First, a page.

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but some modern historians state that Diocletian avoided the city, and that he did so on principle, as the city and its Senate were no longer politically relevant to the affairs of the empire and needed to be taught as much.
Diocletian dated his reign from his elevation by the army, not the date of his ratification by the Senate, However, Diocletian was to offer proof of his deference towards the Senate by retaining Aristobulus as ordinary consul and colleague for 285 (one of the few instances during the Late Empire in which an emperor admitted a privatus as his colleague) The concept of dual rulership was nothing new to the Roman Empire.
Augustus, the first Emperor, had nominally shared power with his colleagues, and more formal offices of Co-Emperor had existed from Marcus Aurelius on.
Most recently, Emperor Carus and his sons had ruled together, albeit unsuccessfully.
The first time Diocletian's whereabouts are accurately established, in 282, he was made by the newly Emperor Carus commander of the Protectores domestici, the élite cavalry force directly attached to the Imperial household – a post that earned him the honor of a consulship in 283.
– left his sons Numerian and Carinus as the new Augusti.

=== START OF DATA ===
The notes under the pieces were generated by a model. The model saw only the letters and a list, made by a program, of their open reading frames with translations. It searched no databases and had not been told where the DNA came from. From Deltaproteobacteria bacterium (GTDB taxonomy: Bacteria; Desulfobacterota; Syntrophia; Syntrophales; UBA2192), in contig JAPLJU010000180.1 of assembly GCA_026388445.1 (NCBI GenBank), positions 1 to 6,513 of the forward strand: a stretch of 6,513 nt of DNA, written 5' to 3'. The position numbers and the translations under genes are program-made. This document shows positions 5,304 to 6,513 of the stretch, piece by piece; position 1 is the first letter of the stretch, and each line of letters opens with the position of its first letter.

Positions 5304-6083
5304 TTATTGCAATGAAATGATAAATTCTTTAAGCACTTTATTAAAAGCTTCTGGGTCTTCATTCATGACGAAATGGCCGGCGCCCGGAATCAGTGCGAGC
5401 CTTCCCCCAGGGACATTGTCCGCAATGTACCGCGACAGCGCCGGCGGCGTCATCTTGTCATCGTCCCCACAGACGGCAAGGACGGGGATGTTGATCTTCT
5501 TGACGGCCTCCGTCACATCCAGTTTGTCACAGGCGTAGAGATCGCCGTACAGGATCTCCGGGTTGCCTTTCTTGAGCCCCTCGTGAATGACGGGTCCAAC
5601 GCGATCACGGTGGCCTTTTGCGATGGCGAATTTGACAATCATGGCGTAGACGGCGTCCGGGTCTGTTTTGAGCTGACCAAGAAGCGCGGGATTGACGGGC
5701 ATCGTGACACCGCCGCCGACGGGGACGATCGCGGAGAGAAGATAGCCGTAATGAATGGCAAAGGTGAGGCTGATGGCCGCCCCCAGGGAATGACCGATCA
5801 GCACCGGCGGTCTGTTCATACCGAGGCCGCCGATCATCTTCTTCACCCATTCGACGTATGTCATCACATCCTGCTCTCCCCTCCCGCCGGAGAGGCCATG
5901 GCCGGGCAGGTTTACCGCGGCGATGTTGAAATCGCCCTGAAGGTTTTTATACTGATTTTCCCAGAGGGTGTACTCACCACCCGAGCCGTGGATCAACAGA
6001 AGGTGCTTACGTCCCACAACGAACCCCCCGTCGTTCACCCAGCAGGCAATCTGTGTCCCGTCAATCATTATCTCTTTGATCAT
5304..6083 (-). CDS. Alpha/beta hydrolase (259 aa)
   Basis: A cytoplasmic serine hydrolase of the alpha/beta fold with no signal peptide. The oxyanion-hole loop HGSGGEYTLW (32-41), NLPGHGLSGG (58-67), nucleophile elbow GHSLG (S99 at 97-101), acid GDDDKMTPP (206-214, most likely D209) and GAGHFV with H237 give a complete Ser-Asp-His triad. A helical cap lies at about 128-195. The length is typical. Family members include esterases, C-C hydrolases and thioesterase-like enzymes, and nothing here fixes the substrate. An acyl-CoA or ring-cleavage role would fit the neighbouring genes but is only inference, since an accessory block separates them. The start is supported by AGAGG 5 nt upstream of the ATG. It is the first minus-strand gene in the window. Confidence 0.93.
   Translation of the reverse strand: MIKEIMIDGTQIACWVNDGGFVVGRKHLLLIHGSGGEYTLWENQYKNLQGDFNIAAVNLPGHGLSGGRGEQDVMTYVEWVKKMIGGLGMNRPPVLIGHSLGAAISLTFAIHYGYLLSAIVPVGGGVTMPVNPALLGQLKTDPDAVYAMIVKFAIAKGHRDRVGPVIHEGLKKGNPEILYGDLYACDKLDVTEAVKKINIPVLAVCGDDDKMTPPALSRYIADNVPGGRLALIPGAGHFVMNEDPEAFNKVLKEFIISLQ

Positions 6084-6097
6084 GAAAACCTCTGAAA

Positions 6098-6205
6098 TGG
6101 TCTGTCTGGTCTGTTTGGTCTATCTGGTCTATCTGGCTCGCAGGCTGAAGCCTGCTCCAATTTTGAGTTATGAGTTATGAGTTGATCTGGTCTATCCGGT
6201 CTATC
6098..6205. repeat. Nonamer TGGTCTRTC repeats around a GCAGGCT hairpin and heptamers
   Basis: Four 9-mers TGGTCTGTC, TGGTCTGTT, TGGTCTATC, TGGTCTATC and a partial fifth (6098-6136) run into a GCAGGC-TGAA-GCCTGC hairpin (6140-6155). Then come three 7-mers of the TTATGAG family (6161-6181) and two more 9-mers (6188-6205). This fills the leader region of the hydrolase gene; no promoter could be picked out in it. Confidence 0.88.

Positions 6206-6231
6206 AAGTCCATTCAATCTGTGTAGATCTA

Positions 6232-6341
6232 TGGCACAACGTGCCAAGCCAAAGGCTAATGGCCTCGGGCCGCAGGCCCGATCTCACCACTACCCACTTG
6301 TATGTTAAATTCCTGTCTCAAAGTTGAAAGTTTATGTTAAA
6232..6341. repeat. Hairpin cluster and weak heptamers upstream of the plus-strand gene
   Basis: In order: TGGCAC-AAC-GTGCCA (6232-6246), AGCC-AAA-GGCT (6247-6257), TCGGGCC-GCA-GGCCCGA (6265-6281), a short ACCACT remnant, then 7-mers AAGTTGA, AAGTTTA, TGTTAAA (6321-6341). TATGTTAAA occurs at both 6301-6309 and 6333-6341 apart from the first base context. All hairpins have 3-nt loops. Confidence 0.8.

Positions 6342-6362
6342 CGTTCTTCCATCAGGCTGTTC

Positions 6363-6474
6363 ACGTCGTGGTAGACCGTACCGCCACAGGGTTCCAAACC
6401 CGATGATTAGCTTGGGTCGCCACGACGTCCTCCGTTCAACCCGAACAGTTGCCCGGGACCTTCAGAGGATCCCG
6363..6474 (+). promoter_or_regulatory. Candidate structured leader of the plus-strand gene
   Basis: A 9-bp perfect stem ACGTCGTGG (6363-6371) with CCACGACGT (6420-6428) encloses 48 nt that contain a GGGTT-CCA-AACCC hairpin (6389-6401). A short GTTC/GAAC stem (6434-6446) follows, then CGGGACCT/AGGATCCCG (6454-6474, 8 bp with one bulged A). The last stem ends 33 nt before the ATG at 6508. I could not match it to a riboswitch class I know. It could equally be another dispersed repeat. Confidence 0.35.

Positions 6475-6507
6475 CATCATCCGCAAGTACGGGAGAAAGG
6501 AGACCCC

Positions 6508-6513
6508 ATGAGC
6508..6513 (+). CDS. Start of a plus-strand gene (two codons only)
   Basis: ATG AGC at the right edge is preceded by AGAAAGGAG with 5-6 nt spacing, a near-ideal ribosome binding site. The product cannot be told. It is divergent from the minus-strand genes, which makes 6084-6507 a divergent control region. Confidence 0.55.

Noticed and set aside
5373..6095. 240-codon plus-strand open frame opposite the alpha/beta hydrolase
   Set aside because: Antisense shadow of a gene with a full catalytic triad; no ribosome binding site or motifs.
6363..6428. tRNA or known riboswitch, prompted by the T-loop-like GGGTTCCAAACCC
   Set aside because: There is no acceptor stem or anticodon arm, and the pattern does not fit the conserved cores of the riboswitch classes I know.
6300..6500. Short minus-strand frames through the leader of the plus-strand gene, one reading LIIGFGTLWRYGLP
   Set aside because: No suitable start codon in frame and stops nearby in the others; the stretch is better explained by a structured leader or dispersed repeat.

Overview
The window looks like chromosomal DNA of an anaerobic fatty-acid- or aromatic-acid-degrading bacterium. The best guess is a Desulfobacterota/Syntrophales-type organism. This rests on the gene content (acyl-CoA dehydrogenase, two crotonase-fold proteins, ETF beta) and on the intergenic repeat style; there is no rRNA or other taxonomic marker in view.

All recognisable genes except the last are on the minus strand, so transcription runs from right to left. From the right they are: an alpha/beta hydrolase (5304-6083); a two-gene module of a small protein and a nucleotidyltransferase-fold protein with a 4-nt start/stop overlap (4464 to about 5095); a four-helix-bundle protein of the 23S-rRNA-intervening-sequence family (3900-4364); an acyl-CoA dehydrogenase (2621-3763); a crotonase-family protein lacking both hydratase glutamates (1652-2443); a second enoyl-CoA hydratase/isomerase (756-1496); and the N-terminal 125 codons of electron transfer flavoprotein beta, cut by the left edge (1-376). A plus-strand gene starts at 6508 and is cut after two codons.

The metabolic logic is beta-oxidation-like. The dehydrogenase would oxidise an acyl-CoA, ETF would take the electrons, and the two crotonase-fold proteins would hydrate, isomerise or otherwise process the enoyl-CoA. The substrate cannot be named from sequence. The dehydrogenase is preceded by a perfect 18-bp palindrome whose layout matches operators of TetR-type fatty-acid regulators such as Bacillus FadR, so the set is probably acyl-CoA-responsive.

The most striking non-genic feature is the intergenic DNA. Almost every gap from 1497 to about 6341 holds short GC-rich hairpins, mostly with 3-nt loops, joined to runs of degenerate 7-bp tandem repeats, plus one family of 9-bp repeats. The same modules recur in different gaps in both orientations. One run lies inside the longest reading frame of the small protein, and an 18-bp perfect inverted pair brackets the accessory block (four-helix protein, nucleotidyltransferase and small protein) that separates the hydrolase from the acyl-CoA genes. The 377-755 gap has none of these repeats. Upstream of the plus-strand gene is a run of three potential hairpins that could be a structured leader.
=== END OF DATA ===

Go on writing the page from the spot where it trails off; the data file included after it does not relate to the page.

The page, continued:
On 20 November 284, the army of the east gathered on a hill 5 kilometres (3.1 mi) outside Nicomedia.
The army unanimously saluted Diocles as their new augustus, and he accepted the purple imperial vestments.
After the deaths of Carus and his son Numerian on campaign in Persia, Diocletian was proclaimed emperor.
In spite of these failures and challenges, Diocletian's reforms fundamentally changed the structure of Roman imperial government and helped stabilize the empire economically and militarily, enabling the empire to remain essentially intact for another 150 years despite being near the brink of collapse in Diocletian's youth.
Weakened by illness, Diocletian left the imperial office on 1 May 305, and became the first Roman emperor to abdicate the position voluntarily.
Diocletian separated and enlarged the empire's civil and military services and reorganized the empire's provincial divisions, establishing the largest and most bureaucratic government in the history of the empire.
He established new administrative centres in Nicomedia, Mediolanum, Antioch, and Trier, closer to the empire's frontiers than the traditional capital at Rome had been.